In a recent preface to a book by Italian philosopher and politician Marcello Pera, the pope asserted that inter-religious dialogue, “strictly speaking, is impossible,” because it means setting aside one’s own religious identity. “Inter-cultural dialogue,” on the other hand, is “urgent and necessary,” Benedict said – by which he meant, in part, a search for common ground on how religious values can shape political and social life.

Among other things, the pope doubtless has in mind the defense of human life and the family, including opposition to abortion and homosexuality – values he shares with Muslim leaders.

During his open-air Mass in a downtown sports stadium this morning, Benedict XVI delivered a strong pro-life message.

“Every human being, every tiny human person, however weak, is created ‘in the image and likeness of God,’” the pope said. “Every person must live! Death must not prevail over life! Death will never have the last word!”

A Vatican spokesperson afterwards described the session with Muslims as “cordial and friendly,” and said the pope was grateful for the welcome from local Muslims. Cameroon, with a population of 19 million, is roughly 20 percent Muslim, 30 percent Christian, and the rest are followers of traditional African religions.

Jesuit Fr. Federico Lombardi also said that when the pope and Muslims were exchanging handshakes, several Muslims told the pontiff, “You are not alone.” (Though Lombardi said they meant it as an expression of desire for good relations, Vatican-watchers could not help but connect the remark to recent speculation in the Italian press that Benedict XVI has been isolated, even within the Vatican, by the recent controversy over a Holocaust-denying bishop. The pope’s number two official, Cardinal Tarcisio Bertone, recently took the unusual step of assuring reporters that “the pope is not alone.”)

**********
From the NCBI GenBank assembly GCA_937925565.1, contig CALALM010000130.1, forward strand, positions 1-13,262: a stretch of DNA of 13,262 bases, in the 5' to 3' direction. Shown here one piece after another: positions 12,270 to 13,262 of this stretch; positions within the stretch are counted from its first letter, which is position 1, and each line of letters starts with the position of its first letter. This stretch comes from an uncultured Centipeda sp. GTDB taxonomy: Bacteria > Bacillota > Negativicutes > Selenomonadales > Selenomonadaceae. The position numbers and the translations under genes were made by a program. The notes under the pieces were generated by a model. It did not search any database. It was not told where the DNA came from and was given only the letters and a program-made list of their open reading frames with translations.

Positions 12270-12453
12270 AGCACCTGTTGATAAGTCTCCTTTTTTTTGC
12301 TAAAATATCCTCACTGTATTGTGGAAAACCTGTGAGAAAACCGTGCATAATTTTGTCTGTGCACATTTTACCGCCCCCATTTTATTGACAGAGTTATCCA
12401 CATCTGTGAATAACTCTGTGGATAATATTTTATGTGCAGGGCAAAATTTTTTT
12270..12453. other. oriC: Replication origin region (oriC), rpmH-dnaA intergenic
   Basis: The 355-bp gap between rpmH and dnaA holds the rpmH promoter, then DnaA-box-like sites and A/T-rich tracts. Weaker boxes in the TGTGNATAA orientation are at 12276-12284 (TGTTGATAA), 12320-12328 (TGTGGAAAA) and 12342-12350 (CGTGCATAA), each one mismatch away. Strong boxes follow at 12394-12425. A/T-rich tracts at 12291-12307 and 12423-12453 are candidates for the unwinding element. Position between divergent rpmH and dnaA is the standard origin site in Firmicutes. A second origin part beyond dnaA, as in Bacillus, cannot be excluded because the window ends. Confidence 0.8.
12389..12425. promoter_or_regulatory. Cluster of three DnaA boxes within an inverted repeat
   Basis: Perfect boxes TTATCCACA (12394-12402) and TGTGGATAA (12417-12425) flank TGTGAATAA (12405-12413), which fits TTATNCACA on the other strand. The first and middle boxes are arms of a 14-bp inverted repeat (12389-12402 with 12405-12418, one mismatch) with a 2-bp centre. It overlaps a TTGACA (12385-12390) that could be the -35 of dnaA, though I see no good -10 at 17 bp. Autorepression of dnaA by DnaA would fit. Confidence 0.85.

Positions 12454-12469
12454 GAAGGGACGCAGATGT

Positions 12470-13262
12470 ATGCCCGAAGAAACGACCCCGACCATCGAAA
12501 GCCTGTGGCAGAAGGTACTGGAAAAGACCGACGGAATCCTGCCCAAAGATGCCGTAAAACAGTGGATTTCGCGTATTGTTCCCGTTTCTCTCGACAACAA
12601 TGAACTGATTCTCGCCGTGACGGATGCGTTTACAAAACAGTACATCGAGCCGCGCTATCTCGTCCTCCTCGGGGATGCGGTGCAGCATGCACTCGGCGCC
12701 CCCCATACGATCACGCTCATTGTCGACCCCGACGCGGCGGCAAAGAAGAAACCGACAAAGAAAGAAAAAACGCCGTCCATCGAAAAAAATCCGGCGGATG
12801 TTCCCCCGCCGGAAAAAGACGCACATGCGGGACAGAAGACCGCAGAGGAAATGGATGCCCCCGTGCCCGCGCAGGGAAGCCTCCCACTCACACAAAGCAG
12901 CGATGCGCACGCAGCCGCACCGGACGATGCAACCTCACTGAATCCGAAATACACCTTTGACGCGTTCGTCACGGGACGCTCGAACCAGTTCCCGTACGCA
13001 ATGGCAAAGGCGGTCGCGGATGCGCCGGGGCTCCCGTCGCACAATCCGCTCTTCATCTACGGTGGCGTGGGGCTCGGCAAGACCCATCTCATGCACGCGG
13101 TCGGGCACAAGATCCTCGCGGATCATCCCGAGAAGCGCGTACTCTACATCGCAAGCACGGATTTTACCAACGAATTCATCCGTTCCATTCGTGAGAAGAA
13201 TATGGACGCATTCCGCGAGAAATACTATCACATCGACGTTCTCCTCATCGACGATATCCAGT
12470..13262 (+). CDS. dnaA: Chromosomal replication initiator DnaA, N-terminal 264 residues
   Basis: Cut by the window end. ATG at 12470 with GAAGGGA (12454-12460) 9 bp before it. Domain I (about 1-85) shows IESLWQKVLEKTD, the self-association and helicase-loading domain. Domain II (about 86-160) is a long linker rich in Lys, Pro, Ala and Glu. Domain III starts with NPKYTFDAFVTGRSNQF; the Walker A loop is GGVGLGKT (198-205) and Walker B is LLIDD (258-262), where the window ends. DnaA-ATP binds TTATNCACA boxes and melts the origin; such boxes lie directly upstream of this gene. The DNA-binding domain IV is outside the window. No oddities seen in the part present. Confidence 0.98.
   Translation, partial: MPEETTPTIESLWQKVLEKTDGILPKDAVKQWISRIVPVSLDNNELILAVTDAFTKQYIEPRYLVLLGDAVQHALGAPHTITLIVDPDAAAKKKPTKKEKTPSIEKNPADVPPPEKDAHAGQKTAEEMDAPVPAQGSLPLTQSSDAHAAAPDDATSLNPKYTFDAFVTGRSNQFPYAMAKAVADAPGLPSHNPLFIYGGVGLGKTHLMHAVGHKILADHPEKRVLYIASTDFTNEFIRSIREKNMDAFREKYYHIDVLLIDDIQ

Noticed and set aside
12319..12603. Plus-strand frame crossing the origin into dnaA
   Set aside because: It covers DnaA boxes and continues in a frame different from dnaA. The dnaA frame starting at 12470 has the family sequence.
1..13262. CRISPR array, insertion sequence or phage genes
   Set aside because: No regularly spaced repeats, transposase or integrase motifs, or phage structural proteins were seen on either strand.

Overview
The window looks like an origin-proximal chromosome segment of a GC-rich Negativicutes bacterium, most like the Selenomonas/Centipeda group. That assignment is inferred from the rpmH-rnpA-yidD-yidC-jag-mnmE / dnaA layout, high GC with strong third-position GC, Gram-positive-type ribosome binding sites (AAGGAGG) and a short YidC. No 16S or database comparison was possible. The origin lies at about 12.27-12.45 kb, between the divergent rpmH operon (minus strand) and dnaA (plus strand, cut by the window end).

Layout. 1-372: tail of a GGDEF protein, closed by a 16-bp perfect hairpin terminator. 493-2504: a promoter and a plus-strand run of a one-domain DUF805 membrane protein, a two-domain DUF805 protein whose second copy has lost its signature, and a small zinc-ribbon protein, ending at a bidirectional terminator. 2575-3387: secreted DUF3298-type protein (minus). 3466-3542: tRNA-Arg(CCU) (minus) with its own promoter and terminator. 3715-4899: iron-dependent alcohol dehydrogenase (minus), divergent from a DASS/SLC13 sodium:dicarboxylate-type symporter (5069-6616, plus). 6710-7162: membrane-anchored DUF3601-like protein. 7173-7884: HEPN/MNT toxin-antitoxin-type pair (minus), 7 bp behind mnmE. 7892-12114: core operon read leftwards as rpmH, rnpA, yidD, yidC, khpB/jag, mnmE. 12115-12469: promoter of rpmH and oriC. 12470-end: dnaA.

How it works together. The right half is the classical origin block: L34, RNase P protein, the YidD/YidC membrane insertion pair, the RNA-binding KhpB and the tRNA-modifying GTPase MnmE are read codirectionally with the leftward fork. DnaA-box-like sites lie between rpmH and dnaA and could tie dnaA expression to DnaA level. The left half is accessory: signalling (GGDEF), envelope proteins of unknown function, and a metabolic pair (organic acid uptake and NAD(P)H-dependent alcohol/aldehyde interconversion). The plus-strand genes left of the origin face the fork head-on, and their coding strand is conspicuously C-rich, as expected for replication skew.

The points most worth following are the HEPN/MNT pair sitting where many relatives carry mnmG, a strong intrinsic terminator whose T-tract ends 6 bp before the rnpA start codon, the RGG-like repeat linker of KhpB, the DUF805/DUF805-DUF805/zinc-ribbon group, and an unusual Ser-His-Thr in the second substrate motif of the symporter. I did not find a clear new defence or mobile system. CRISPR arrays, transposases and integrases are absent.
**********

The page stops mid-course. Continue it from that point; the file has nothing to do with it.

In part, the warm atmospherics of today’s encounter can be explained by the strong tradition of Muslim-Christian harmony in Cameroon, which stands in contrast to the experience of some of its neighbors. In Nigeria, for example, violent Muslim/Christian clashes in recent years following attempts to impose shariah, meaning Islamic law,in some majority Muslim states have left hundreds dead. In Cameroon, by way of contrast, observers say the two communities live in peace. Even in the north, where Muslims often form a majority, there has been no attempt to impose shariah.

In many parts of Cameroon, Christians, Muslims and followers of traditional religions live in mixed communities, working together and often belonging to the same local tribes. The pope paid tribute to that tradition this morning.

“Cameroon is home to thousands of Christians and Muslims, who often live, work and worship in the same neighborhood,” he said, saying that such solidarity “advances the common good.”

Vatican sources said that in part, the pope hopes examples of Christian-Muslim harmony such as Cameroon will provide an alternative narrative to the “clash of civilizations,” referring to the hypothesis of an inevitable rivalry between the two monotheistic faiths and the cultures they have shaped.

(Allen is NCR senior correspondent. His e-mail address is jallen@ncronline.org.)


John Allen is in Africa covering Pope Benedict XVI’s March 17-23 trip to Cameroon and Angola. Watch the NCR web site for his daily reports.

Reports he has already filed include: